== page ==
Emily Chau is a fifth year dietetics student at UBC. Her interest in nutrition and connecting with others through food has led her to pursue a career in dietetics. She strives to learn more about culturally-safe care, food security, and supporting positive relationships with food.
Diet culture is the set of beliefs that demonizes certain foods and elevates others.
- Diet culture promotes weight loss and thinness at all costs in the name of health and fitness.
- Diet culture tells us that certain foods are “unhealthy” and that we need to maintain self-control and willpower.
- By allowing diet culture to have power over us, it prevents us from connecting with our bodies and developing a good relationship with food and our bodies.
We need to make peace with food and challenge the food police so that we can remove guilt and shame and have the freedom to eat how we want.
What does it mean to make peace with food?
Making peace with food is giving yourself unconditional permission to eat all foods that you enjoy (especially foods that you have told yourself are “off-limits” or that you need to avoid because they are “unhealthy”).
Note: This does not apply to foods that you simply do not like due to their taste, texture, or personal preference. Nor does it apply to foods that you are allergic or intolerant to, as those foods can be harmful to your health.
Making peace with food applies to foods that we do like, but we’ve become fearful of and try to restrict ourselves from eating.
Why do many of us believe that foods are either “good” or “bad”?
Because diet culture is so prevalent in our daily lives, we are often compelled to label foods as either “good” or “bad”. When we deprive ourselves of eating certain foods, we are reinforcing the idea that those foods are “bad”. Since we often force ourselves to avoid these foods at all costs, it can lead to feelings of intense desire and cravings. When we finally succumb to these “bad” foods, it can leave us feeling guilty or ashamed.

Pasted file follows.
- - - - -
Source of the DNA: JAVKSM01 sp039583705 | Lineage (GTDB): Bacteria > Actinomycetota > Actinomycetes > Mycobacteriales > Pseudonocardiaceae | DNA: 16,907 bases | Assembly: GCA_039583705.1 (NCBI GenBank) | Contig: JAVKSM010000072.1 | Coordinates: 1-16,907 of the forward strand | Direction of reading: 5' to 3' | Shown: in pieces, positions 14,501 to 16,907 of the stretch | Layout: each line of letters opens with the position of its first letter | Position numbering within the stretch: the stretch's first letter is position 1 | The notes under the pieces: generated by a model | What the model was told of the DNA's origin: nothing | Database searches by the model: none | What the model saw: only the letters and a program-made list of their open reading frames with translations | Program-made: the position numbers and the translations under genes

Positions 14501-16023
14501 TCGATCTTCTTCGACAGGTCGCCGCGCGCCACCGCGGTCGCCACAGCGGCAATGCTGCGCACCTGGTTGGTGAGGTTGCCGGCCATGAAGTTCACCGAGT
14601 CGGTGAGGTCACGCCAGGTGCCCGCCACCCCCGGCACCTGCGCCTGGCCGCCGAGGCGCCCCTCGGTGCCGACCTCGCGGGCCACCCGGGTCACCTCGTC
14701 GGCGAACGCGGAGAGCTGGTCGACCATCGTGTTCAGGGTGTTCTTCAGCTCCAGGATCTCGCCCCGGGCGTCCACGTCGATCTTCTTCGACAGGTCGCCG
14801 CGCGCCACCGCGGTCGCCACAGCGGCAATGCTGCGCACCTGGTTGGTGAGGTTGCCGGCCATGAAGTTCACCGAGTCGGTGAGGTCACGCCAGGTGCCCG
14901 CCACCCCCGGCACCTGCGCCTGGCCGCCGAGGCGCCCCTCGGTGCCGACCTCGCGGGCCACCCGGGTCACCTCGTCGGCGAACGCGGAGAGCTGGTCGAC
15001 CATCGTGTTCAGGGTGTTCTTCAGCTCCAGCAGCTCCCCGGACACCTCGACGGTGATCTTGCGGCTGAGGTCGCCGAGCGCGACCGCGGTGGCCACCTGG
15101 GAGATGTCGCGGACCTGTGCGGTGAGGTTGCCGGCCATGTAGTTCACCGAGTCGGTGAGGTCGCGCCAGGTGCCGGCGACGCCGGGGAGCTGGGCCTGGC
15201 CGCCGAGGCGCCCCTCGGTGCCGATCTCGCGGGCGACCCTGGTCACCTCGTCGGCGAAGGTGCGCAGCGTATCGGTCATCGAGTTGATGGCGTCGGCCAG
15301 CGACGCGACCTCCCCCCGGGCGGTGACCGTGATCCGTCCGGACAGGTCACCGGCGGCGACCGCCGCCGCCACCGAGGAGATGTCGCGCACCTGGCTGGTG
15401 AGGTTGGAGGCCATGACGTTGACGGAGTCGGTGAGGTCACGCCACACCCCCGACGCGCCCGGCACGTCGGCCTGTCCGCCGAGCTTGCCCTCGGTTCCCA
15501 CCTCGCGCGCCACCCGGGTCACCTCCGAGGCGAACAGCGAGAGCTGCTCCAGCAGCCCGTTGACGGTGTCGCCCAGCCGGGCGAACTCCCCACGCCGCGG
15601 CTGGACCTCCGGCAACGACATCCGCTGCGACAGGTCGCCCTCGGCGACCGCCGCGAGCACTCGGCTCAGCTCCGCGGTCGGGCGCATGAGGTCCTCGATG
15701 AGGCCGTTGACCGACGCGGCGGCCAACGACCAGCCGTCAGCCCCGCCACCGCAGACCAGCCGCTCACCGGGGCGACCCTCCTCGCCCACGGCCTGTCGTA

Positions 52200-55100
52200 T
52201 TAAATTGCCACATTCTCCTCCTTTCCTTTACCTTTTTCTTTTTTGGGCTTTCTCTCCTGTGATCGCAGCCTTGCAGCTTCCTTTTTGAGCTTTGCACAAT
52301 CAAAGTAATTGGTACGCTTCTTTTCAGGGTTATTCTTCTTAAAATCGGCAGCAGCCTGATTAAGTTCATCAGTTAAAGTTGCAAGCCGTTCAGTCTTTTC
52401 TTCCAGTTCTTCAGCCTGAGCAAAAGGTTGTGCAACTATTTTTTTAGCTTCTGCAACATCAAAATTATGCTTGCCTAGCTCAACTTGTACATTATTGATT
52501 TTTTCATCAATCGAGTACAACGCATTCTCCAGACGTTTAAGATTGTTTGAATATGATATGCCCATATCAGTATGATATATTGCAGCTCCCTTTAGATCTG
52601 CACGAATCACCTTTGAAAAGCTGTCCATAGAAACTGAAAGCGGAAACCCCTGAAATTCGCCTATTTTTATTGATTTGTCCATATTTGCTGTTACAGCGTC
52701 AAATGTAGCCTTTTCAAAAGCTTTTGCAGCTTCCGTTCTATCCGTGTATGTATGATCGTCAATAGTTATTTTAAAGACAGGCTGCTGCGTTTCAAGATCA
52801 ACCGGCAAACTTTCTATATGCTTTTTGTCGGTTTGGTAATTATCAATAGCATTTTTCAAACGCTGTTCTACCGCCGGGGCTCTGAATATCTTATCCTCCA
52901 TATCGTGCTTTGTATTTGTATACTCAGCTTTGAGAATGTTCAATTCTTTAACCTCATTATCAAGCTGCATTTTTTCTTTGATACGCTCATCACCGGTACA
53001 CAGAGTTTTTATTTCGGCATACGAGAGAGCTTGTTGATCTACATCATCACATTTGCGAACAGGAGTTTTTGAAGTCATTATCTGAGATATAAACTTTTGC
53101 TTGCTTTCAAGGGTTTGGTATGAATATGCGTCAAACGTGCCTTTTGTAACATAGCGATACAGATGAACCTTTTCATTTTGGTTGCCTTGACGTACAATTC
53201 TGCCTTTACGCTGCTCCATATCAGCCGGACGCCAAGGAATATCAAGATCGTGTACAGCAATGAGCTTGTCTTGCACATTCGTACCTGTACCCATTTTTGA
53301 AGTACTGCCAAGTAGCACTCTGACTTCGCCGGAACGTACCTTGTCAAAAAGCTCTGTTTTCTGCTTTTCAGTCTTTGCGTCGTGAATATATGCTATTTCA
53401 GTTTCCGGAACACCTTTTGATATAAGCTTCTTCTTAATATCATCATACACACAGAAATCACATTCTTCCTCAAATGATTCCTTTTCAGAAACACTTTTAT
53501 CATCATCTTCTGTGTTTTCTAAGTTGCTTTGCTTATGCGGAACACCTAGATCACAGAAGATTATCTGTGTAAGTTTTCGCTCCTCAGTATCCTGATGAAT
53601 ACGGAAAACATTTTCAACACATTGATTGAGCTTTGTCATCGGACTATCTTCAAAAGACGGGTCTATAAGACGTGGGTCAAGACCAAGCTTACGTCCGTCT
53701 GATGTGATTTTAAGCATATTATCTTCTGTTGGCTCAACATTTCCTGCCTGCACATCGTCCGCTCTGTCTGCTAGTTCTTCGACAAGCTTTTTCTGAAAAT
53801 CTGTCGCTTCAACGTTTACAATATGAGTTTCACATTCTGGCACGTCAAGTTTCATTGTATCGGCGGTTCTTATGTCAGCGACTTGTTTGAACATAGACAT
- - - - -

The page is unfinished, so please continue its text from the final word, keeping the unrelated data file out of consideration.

But what if we viewed food as just food, neither good nor bad? Lifting these restrictions and accepting all foods into our life allows us to develop a relationship with food that’s based on self-care.
A specific food or a single meal on any one occasion doesn’t automatically make you healthy or unhealthy. Health is multifaceted and is something that is developed over time. It’s unrealistic and unfair to judge your overall health based on a single food or meal.
But if I allow myself to eat [insert your forbidden food here] anytime I want, what if I cannot stop eating it?
Be sure to check out this article, as it effectively explains this common fear. When you no longer deprive yourself of eating a certain food, over time the food you intensely craved (because you were restricting yourself from eating it) becomes less desirable. Many people may fear being given the freedom to eat whatever they want, whenever they want because they think they won’t be able to stop eating a certain food. It’s important to remember that our bodies prefer variety. Initially, you may be wanting to eat that one food all the time and every single day, but eventually, the desire will fade.
How can I make peace with food?
Changing our perspective of food and viewing food as just ordinary or neutral will take time and a lot of unlearning of internalized diet talk, so be kind to yourself when taking these small steps.
- Question food rules and remind yourself that there is room for all foods. Instead of fixating on foods that you feel like you should take away, try to focus on variety.
- Prioritize enjoyment. Shifting your perspective can lead to decisions that highlight satisfaction rather than deprivation.
- Tune into your hunger cues. This includes giving yourself permission to eat as much as you need to feel satisfied.
- Have self-compassion. Take a moment to reflect when feelings of guilt and shame arise, and remember that it is impossible to eat “perfectly”.